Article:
Back when I started to program, all my programs where something like this:

inp = get_input()
out = process(inp)
print_result(out)

It didn’t took me long for that to become:

while not quit:
    choose = prompt_choose()

    if(choose == 1):
        do_first()
    elif(choose == 2):
        do_second()

Those were the days. Developing interactive programs wasn’t that hard. Nowadays, developing interactive program for me is something along these lines:

def bot(msg, state):
    if state == "state_1":
        action, state = do_first(msg, state)
    elif state == "state_2":
        action, state = do_second(msg, state)
    ...
    return action, state

Remeber that I omitted all the code related to saving and loading state, which could actually be tricky. I’m aware that there are other options out there, for example using needjs, the code will turn to this:

sys.register(new Need.Ask({
  name: "first_name",
  text: "What's your name?"
}));

sys.register(new Need({
  name: "say hi",
  req: ["first_name"],
  post: function(inputs){
     bot.sendMessage(inputs.sid, "Hi " + inputs.first_name);
  }
}));

sys.trigger(MY_USER, 'say hi');

Which is easier, but also a lot wordier, and now I have to worry about needs and their dependency systems.

What I’m trying to say is, these days trying to write stateful programs that interact with users(more than one) specially when there are more than one users, is really hard.

So I was thinking, how can I change this?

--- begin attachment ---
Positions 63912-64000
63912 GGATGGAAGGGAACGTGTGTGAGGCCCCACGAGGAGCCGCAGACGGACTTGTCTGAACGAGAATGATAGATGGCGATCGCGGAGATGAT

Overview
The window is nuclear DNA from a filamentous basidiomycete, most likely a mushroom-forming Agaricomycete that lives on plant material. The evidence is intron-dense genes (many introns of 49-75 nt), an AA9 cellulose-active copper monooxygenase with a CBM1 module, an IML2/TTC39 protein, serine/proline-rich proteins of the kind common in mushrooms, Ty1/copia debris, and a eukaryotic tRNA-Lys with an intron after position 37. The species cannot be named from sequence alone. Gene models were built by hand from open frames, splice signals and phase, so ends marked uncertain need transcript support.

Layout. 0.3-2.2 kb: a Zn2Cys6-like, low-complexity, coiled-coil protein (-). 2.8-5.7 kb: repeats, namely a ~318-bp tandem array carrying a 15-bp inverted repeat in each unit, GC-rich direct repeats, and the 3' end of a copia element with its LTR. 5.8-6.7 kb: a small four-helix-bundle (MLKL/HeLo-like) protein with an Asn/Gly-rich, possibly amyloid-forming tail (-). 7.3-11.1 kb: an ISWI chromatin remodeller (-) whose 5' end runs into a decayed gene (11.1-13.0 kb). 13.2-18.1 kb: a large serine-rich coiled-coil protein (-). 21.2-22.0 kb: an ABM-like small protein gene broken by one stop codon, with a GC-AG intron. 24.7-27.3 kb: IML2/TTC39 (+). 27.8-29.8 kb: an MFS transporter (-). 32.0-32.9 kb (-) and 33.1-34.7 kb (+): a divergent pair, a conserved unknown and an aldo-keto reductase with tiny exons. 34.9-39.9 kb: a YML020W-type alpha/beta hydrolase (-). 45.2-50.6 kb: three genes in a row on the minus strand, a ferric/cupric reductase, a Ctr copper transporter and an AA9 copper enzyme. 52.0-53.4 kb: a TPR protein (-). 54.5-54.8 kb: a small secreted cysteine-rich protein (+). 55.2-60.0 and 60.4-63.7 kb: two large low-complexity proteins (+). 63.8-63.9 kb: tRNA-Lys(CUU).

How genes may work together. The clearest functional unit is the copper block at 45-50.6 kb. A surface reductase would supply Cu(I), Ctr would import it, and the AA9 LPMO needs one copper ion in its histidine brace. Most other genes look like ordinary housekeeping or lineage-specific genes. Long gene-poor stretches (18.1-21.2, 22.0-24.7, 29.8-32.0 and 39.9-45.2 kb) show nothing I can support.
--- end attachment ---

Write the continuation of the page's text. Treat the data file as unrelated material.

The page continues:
I want to write programs that look like this:

stateful function chat(){
    state send("Hi, welcome to my stateful app!");
    let name = state input("What is your name?");
    state send("Hello " + name);
}

And basically this should be converted into something like this:

function chat(){
    await this.state('unique_id_1', ()=>{
        return send.apply(this.state, ["Hi, welcome to my stateful app!"]);
    });
    let name = await this.state('unique_id_2', ()=>{
        return input.apply(this.state, ["What is your name?"]);
    });
    await this.state('unique_id_3', ()=>{
        return send.apply(this.state, ["Hello " + name]);
    });
}

And of course the State would be a special async function that doesn’t run the same code for the same session more than once.

You might ask, doesn’t this look more complicated? How should I write that?

Well, I’m hoping to use babel or something similiar in order to transform the code without the programmer having to write the complicated stuff.

Challenges

However, there are a few challenges that I have to face.

Loops

Making the code work inside loops is a challenge that I’m still thinking about. There are different ways to implement a loop proof system, however, I’m not sure which would be better.

Server Restart

The stateful function should ‘resume’ upon server restart.

Code change

If the programmer changes the code and then restart the server… well, there are tons of different things that could be done in these scenarios. Perhaps one could implement a pluggable system, however in order to keep things simple it should put convention over configuration, meaning the programmer should not have to config everything, but if she wants to change how something works, she should be able to.

Other challenges?

There might be many, many different types of challenges that I’m not thinking about at the moment. If you can think of one, and have solution for it, please don’t forget to drop a comment here! You’ll need a Github account.